Coteau des Prairies Health Care System Receives $400,000 Grant for Cutting Edge Diagnostic Tool from the Helmsley Charitable Trust

Patients at Coteau des Prairies Health Care System will soon benefit from access to the latest computed tomography (CT) diagnostic technology made possible through a grant from The Leona M. and Harry B. Helmsley Charitable Trust’s Rural Healthcare Program.

The Trust has awarded Coteau des Prairies Health Care System $400,000 for a new 40-slice CT scanner. CT scanners provide essential diagnostic images of structures inside the body. A new CT scanner will allow for faster scans that produce high-quality images, allowing medical staff to quickly determine health status and course of treatment while giving patients access to up-to-date healthcare technology close to home.

“Coteau des Prairies Health Care System is pleased to announce that the Radiology Department has received a grant from The Leona M. and Harry B. Helmsley Charitable Trust to bring state-of-the art CT scan technology to our area and for our patients,” said CDP CEO, Michael Coyle. “The grant allows CDP to upgrade our current 16-slice CT scanner to a 40-slice CT scanner. We at CDP are excited once again to partner with The Leona M. and Harry B. Helmsley Charitable Trust to bring cutting edge technology to our patients. The new CT scanner will improve patient care and bring urban quality care to our rural community.”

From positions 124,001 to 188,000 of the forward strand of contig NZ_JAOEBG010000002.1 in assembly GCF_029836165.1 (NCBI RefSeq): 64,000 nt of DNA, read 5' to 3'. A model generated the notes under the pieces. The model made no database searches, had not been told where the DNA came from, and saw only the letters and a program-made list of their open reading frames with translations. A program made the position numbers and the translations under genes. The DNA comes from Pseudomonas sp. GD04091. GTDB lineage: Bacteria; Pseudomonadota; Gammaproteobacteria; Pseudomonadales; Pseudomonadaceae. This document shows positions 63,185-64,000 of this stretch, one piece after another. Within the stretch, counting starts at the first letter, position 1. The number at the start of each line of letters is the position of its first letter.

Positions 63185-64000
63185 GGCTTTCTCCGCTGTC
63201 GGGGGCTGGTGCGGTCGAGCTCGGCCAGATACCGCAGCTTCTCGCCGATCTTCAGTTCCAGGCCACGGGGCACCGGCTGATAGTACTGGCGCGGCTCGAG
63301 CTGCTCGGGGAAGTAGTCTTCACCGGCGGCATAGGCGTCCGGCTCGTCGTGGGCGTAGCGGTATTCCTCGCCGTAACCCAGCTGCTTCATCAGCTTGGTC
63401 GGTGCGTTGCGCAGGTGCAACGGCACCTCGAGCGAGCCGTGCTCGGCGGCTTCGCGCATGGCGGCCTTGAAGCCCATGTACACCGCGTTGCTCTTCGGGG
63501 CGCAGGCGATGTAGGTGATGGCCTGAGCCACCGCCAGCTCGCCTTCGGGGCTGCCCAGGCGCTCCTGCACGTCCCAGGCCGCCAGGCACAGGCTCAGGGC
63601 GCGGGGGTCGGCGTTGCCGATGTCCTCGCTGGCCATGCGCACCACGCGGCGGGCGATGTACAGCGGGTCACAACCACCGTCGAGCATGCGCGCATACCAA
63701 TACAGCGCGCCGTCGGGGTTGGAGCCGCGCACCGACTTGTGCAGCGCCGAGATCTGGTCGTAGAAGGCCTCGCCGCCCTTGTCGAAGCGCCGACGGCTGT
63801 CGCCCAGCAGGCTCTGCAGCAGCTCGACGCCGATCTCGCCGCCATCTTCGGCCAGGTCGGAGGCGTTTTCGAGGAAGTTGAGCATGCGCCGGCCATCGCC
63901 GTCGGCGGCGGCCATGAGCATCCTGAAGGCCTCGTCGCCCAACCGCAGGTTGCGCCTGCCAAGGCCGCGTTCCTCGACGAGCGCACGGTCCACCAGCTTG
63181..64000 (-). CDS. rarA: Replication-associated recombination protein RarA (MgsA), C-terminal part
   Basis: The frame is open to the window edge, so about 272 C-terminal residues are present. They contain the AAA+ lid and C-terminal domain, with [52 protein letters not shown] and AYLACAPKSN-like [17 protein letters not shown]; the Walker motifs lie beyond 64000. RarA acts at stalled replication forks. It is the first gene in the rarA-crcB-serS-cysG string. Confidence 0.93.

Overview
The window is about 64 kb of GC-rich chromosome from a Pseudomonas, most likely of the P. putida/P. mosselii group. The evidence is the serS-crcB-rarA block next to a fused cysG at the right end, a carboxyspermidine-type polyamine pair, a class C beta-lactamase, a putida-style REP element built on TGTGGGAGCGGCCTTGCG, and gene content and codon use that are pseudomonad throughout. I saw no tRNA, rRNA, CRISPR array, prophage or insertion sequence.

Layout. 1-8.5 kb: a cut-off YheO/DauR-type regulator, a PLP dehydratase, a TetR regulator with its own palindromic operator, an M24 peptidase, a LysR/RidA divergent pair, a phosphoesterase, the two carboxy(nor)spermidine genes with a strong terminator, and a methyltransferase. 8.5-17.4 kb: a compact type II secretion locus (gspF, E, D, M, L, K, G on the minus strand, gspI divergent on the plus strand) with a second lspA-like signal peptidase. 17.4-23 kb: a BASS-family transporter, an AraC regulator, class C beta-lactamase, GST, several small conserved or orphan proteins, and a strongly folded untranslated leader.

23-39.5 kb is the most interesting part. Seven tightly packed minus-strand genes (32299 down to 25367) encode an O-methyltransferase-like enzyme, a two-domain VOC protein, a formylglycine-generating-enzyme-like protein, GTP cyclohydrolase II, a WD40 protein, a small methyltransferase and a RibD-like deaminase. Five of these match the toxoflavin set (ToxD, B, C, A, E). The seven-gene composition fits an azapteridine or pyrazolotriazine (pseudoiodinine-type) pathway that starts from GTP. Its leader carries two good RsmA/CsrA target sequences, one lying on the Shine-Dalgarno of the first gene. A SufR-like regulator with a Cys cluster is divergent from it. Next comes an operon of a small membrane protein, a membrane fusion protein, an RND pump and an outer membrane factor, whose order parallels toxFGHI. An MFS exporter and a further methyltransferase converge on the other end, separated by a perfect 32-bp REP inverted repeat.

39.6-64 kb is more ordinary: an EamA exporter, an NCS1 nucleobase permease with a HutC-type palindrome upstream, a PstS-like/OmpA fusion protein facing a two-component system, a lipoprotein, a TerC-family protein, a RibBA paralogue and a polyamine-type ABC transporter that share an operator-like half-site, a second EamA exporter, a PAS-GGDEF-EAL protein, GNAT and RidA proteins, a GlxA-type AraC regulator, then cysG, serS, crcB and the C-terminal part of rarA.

Coteau des Prairies Health Care System is one of 37 grant recipients across the region to benefit from funding to purchase CT scanners. The Rural Healthcare Program of the Helmsley Charitable Trust is granting nearly $14 million over the next six months to support the purchase of new, 32-slice or higher CT scanners at Critical Access Hospitals in a seven-state region.

“Our goal is to ensure that people who live in rural America have access to quality healthcare as close to home as possible,” said Walter Panzirer, trustee of the Helmsley Charitable Trust. “To achieve this, rural hospitals need to be viable and they need to have up-to-date equipment, so patients can receive essential healthcare services locally. This initiative is one of many that aims to improve healthcare access and health outcomes across the upper Midwest.”

The funding initiative was the result of a survey of Critical Access Hospitals in the Rural Healthcare Program’s seven-state funding region. Capital equipment, particularly CT scanners, was identified as a top need by many hospitals. In addition, a new Medicare policy will go into effect January 1, 2016 that may reduce reimbursement for certain studies on CT scanners that do not meet specific radiation dose requirements.

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